I also added an Ontario RAT 3 knife, a civilian first aid kit for general scrapes and bruises and a military IFAK for gunshot or puncture trauma. I also packed a full cleaning kit with all the accessories for maintaining guns in the field.
In the mesh area of the second compartment, I packed a mini survival kit in a waterproof bag as well as two freeze-dried meals and three energy bars.
In the third and smaller compartment I packed:
- Heatsheats Emergency Bivy Sack ( For a sleeping bag)
- Heatsheats Emergency Blanket (For overhead shelter)
- Small, lightweight hammock
- Gear Repair Kit
- Petzel E-light
- Signal mirror
- Potable Aqua tablets
- Aquamira water filter straw good for filtering up to 50 Gallons
- 25 feet of Paracord
- Toilet paper
- Hand sanitizer
- 2 Sani-wipes
- Fire starting kit
- Diamond sharpener
- Arkansas fine stone
- Stainless steel cup
- 20 Dollar bill
- Rite-in-the-rain notepad
- Inka mini pen
- Two more energy bars
- Small pack of salted peanuts
- Small pack of M&Ms
- 12 pieces of hard candy (Lifesavers)
With everything packed, the total weight was around 35 pounds. For testing the pack, I hiked on various terrains including rugged, hilly countryside as well as on the road. I talked to the Fed-Ex delivery man and signed for a package while wearing the pack. While he may have wondered why I was hiking around with a backpack on, he did not seem at all alarmed by my appearance or the appearance of the Elite Survival Systems backpack.
The height of the loaded Elite Survival Systems pack when laying prone would make a great makeshift rifle rest, should the need arise.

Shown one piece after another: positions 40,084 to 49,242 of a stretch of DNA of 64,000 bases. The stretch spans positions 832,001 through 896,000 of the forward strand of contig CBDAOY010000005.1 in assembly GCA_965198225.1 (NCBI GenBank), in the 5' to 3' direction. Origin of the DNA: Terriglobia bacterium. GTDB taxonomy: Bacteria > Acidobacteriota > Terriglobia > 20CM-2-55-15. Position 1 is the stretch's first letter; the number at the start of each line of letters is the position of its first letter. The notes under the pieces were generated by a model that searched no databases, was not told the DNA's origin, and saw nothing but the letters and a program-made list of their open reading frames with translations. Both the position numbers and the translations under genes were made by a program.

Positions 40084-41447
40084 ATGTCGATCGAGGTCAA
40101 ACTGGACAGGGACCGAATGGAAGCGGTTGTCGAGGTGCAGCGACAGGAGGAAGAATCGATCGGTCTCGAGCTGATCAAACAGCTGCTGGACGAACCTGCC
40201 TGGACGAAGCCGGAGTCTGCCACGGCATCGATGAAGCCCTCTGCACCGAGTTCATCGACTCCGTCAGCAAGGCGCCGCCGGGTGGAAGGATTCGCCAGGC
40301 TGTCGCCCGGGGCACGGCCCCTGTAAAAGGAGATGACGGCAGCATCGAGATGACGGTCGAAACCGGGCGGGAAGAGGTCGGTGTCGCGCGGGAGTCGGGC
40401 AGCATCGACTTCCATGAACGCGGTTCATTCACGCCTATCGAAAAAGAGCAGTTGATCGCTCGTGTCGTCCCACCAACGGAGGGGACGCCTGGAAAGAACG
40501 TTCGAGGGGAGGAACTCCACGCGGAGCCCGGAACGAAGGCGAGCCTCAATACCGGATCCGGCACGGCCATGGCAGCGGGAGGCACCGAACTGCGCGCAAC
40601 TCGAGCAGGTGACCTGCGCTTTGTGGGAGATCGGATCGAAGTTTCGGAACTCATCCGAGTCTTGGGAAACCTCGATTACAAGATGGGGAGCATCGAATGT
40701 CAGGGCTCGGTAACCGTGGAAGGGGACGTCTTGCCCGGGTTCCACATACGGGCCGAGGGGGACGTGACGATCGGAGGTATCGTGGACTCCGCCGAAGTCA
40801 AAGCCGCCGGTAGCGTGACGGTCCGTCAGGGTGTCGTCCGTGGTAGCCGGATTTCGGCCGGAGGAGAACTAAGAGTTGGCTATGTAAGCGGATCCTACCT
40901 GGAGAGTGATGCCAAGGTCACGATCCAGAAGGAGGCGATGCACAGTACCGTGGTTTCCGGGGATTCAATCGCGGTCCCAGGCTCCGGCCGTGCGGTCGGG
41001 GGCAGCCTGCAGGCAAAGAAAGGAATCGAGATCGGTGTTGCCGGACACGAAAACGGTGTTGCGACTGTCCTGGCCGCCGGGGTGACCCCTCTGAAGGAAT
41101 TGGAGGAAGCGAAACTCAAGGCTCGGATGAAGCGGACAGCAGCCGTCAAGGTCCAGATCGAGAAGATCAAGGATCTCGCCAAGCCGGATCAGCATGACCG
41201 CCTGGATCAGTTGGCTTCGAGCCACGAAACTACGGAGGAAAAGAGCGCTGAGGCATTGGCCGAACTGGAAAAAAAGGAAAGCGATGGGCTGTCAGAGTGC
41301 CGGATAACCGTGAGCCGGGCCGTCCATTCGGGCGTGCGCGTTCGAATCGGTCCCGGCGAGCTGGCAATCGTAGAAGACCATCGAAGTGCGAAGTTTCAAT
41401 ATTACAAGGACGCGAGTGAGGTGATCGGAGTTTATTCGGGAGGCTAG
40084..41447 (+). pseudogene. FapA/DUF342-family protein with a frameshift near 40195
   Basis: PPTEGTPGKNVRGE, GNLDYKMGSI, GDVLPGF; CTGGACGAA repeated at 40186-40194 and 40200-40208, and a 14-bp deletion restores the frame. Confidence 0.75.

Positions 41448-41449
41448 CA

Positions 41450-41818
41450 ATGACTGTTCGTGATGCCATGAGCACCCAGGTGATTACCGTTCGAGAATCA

Pros and Cons
Pros: The Elite Survival Systems Pack easily and comfortably carried the 35 pounds that was packed in it. The adjustments made the load ride quite well on the hips, just as a good pack should. The padding kept me from feeling the AR-15 against my back. The zippers are quiet, did not snag and the buckles are easy to fasten and unfasten. The rubber handle on top is very good for handling the pack when it is not being worn. It holds an adequate amount of gear for a three day jaunt.
It is very non-military and non-threatening in appearance. The material is heavy duty enough for the task but not so heavy as to add unnecessarily to the weight of the backpack. The water bottle holders are accessible while wearing the pack and are sized perfectly for a standard 16.9-ounce water bottle. The zippers on the main gun compartment have loops in them for a small lock for safety if there are little ones around, when in storage, or to keep inquisitive hands out of the most valuable space.
Cons: Obviously, the emphasis is on discreet weapons carry and storage but I wish it were a little bigger for more survival type gear especially in the third outer compartment. Also, the zippers only go down halfway on the third compartment. I would like to see them go all the way down for better access to the gear stored there.
The backpack straps hit me a little high where they attach to the pack, I would like to see adjustable backpack straps added to future versions of the pack. Also, I would like to see a rubberized bottom added to the pack for setting it down on wet ground as the padded bottom would probably absorb water and wick it up to where your weapon sets.
The Elite Survival Systems Stealth Pack is a well-designed, well-thought-out backpack that will get the job done. It is very low-key and durable. It performs as advertised and is especially well-suited for urban environments. With an suggested retail price of $224.95, there is no reason not to get one in which to carry your valuable rifle, pistol and survival gear. Highly recommended.